A key to quality work is a quality workspace. Organized, a place for everything and everything in its place. That’s one of the ideas behind the Windows toolbar. Let’s learn how to make the most of it.

The Windows toolbar is the strip across the bottom of your screen where the Windows button is on the left and the clock is on the right. There can be many things in between. Let’s look at them and see what they can do for you.

Windows Button Shortcut To Utilities

This one you already know about. It’s the Windows icon in the leftmost corner of the toolbar. Clicking on it brings up the Start menu; your gateway to all the programs and everything else in Windows.

What you didn’t know is that you can right-click on it to get a mini-menu of Windows utilities like Task Manager, Apps and Features, and even Windows PowerShell. If you aren’t using PowerShell you need to learn about it.

Customize Your Computer & Web Search

The search field next to the Windows button does what it says. It searches. When you click on it, the search pane appears. You’ll see across the top different categories. It defaults to All, meaning that it will search all of your computer and the web.

Click on one of the categories to narrow down your search to Apps, Documents, Email, Web, and more.

In the top-right corner of this pane, you’ll a three-dots menu. Click on that and you’ll have the option to add accounts or change your Search Settings and Indexing Options.

Use Your Voice To Make Notes & Reminders

Clicking on the circle icon next to the search bar wakes up Cortana, Windows’ virtual and voice-activated assistant.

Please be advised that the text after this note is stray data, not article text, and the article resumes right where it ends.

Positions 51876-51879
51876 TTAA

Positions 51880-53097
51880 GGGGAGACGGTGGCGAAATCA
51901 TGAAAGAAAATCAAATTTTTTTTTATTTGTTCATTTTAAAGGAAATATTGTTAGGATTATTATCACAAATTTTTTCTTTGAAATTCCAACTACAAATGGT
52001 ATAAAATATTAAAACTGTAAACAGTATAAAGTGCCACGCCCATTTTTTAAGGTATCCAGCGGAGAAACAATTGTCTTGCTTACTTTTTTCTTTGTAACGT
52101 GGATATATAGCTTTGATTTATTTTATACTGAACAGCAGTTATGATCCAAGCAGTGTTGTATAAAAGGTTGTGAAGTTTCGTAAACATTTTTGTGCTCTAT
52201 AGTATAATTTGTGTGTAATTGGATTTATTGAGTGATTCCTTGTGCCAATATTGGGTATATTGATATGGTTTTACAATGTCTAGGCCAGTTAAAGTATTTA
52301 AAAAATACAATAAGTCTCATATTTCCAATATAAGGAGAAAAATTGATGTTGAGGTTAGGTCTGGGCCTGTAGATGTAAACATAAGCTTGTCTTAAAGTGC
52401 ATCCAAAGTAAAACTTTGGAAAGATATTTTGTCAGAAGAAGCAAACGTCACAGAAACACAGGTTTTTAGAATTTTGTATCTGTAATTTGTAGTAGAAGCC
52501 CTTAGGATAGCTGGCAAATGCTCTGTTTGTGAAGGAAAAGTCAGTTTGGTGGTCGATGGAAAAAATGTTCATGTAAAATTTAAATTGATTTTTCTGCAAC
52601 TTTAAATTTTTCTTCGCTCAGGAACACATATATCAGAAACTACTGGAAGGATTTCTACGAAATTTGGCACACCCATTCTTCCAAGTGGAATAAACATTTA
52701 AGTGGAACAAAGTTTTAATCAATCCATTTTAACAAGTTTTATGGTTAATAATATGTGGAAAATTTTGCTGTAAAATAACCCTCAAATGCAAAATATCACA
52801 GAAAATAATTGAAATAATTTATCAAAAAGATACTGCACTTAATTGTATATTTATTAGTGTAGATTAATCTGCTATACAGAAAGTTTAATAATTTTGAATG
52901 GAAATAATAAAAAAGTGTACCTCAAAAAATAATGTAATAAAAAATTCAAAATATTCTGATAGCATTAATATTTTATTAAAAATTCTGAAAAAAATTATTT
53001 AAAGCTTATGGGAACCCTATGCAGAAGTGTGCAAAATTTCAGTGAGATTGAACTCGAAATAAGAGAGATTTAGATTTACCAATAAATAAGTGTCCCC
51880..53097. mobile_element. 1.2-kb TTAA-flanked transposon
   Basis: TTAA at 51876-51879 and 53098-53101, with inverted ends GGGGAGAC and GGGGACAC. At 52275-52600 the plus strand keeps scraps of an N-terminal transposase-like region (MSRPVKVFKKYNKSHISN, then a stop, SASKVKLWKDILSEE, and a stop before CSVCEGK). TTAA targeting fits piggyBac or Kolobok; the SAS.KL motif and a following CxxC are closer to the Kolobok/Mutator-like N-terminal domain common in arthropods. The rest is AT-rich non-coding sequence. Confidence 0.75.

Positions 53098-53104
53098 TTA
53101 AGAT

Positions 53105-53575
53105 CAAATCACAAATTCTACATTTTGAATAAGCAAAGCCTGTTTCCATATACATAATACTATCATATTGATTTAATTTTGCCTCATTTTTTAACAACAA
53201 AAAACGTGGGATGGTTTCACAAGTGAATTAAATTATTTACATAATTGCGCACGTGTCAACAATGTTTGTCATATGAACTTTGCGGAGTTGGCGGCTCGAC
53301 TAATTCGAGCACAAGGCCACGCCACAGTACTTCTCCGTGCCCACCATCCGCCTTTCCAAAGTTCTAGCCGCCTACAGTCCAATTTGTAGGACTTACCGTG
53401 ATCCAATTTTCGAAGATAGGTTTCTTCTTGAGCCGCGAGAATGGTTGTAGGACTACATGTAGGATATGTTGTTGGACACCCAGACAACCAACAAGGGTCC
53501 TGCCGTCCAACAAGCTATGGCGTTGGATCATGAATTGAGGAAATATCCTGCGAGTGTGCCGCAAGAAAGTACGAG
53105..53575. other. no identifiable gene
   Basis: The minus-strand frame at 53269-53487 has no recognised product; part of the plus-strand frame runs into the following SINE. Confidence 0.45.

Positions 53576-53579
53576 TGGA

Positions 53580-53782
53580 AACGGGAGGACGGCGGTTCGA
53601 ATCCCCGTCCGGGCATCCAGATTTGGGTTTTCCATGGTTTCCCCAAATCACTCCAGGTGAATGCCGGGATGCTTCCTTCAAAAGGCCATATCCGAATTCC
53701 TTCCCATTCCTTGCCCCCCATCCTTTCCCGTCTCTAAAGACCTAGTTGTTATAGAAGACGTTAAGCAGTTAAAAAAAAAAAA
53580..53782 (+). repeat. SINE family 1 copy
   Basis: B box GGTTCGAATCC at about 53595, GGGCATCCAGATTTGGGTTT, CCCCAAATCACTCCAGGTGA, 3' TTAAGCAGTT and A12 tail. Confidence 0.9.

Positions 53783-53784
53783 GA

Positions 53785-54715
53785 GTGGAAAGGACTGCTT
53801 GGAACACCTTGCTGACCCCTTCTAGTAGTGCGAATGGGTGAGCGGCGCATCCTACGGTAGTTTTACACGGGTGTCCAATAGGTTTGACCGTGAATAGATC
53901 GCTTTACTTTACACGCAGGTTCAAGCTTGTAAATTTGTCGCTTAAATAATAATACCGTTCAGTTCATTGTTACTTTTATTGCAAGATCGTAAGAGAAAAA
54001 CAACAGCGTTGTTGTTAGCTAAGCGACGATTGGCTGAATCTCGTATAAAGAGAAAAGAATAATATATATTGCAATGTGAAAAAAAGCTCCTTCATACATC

You know you can give Cortana verbal commands to do things in Windows, like, “Open File Explorer” and Cortana will open it. You can ask Cortana questions, it will try to get the answer from the web for you, and it will verbally try to answer your question too.

Try questions like “What time is it?” or “What’s the weather tomorrow?”. Cortana will tell you your local time and weather.

Did you know Cortana can take notes for you too and remind you of important things? Click on the Cortana icon and in the menu that opens, there’s a notebook icon near the top-left corner.

Click on that to find out how you can make little notes on the go and add other services known as ‘Skills’ to Cortana for fitness trackers, music, or even order food.

Have Multiple Desktops

Right next to the Cortana circle on the taskbar is the Task View icon. Clicking on that does a few things, like give you a history of what you’ve done lately and show you all the programs you have open right now.

But the best feature is the New Desktop feature. Not everyone can have two or more monitors, but you can have several desktops, each with their own programs open.

How about having one desktop for doing work and another desktop for just messing around on the Internet? This gives you the ability to focus on work when you need to, but also jump over to your social sites when you take a little break.

How you use this feature is up to you, but we’re sure you’ll find a good use for it.

Get More From Pinned Apps

It’s great that you can pin your favourite apps to the taskbar. It’s the thing that we love most about it. All the programs we need to get down to business, just a click away.

But have you right-clicked on those apps? You may be in for a surprise.